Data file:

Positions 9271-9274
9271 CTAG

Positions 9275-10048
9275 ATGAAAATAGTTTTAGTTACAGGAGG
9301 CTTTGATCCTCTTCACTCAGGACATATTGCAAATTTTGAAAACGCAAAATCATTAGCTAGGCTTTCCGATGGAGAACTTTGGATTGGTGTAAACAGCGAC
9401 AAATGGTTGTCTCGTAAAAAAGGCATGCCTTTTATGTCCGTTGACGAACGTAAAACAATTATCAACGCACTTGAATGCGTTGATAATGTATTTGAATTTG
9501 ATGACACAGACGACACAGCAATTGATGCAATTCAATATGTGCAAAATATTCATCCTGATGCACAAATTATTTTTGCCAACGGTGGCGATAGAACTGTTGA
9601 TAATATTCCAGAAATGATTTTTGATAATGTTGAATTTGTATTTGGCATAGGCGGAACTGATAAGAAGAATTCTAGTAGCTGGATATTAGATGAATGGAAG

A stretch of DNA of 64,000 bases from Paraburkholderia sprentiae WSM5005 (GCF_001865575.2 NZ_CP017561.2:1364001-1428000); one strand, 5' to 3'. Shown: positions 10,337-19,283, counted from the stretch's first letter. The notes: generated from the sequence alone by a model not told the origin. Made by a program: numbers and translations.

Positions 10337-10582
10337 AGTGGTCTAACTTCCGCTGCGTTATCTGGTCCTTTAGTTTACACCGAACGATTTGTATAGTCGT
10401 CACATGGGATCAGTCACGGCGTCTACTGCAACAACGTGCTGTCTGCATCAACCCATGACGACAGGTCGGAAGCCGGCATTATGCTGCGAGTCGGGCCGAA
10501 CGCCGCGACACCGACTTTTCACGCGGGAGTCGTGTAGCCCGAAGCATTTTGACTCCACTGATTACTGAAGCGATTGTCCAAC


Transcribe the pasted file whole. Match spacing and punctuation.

Positions 9271-9274
9271 CTAG

Positions 9275-10048
9275 ATGAAAATAGTTTTAGTTACAGGAGG
9301 CTTTGATCCTCTTCACTCAGGACATATTGCAAATTTTGAAAACGCAAAATCATTAGCTAGGCTTTCCGATGGAGAACTTTGGATTGGTGTAAACAGCGAC
9401 AAATGGTTGTCTCGTAAAAAAGGCATGCCTTTTATGTCCGTTGACGAACGTAAAACAATTATCAACGCACTTGAATGCGTTGATAATGTATTTGAATTTG
9501 ATGACACAGACGACACAGCAATTGATGCAATTCAATATGTGCAAAATATTCATCCTGATGCACAAATTATTTTTGCCAACGGTGGCGATAGAACTGTTGA
9601 TAATATTCCAGAAATGATTTTTGATAATGTTGAATTTGTATTTGGCATAGGCGGAACTGATAAGAAGAATTCTAGTAGCTGGATATTAGATGAATGGAAG

A stretch of DNA of 64,000 bases from Paraburkholderia sprentiae WSM5005 (GCF_001865575.2 NZ_CP017561.2:1364001-1428000); one strand, 5' to 3'. Shown: positions 10,337-19,283, counted from the stretch's first letter. The notes: generated from the sequence alone by a model not told the origin. Made by a program: numbers and translations.

Positions 10337-10582
10337 AGTGGTCTAACTTCCGCTGCGTTATCTGGTCCTTTAGTTTACACCGAACGATTTGTATAGTCGT
10401 CACATGGGATCAGTCACGGCGTCTACTGCAACAACGTGCTGTCTGCATCAACCCATGACGACAGGTCGGAAGCCGGCATTATGCTGCGAGTCGGGCCGAA
10501 CGCCGCGACACCGACTTTTCACGCGGGAGTCGTGTAGCCCGAAGCATTTTGACTCCACTGATTACTGAAGCGATTGTCCAAC